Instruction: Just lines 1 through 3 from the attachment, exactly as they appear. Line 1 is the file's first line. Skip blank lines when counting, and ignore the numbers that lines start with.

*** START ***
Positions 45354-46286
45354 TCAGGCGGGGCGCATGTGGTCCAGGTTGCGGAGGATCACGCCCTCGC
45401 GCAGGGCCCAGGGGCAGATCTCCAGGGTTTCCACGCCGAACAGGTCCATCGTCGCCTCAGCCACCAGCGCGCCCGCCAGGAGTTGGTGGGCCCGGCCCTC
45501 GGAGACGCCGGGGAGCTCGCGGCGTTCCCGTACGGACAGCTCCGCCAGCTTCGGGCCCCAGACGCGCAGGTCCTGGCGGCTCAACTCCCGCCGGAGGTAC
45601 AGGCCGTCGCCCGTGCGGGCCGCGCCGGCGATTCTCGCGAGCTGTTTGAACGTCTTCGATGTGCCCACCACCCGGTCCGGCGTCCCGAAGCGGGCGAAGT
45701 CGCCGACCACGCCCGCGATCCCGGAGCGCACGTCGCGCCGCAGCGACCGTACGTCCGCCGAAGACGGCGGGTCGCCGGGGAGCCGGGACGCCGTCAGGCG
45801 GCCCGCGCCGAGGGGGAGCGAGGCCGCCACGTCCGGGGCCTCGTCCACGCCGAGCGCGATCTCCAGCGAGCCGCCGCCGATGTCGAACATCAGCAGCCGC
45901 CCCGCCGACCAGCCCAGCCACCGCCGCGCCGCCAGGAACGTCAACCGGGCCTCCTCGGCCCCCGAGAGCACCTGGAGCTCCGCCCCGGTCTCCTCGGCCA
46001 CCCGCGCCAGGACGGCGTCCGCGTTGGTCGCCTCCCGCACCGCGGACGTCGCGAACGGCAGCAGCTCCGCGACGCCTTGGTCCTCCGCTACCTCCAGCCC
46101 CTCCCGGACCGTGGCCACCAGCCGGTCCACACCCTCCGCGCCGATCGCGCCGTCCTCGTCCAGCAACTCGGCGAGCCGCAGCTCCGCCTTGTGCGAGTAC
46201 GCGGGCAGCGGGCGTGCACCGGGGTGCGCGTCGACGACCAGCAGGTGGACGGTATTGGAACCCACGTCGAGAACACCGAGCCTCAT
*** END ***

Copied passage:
Positions 45354-46286
45354 TCAGGCGGGGCGCATGTGGTCCAGGTTGCGGAGGATCACGCCCTCGC
45401 GCAGGGCCCAGGGGCAGATCTCCAGGGTTTCCACGCCGAACAGGTCCATCGTCGCCTCAGCCACCAGCGCGCCCGCCAGGAGTTGGTGGGCCCGGCCCTC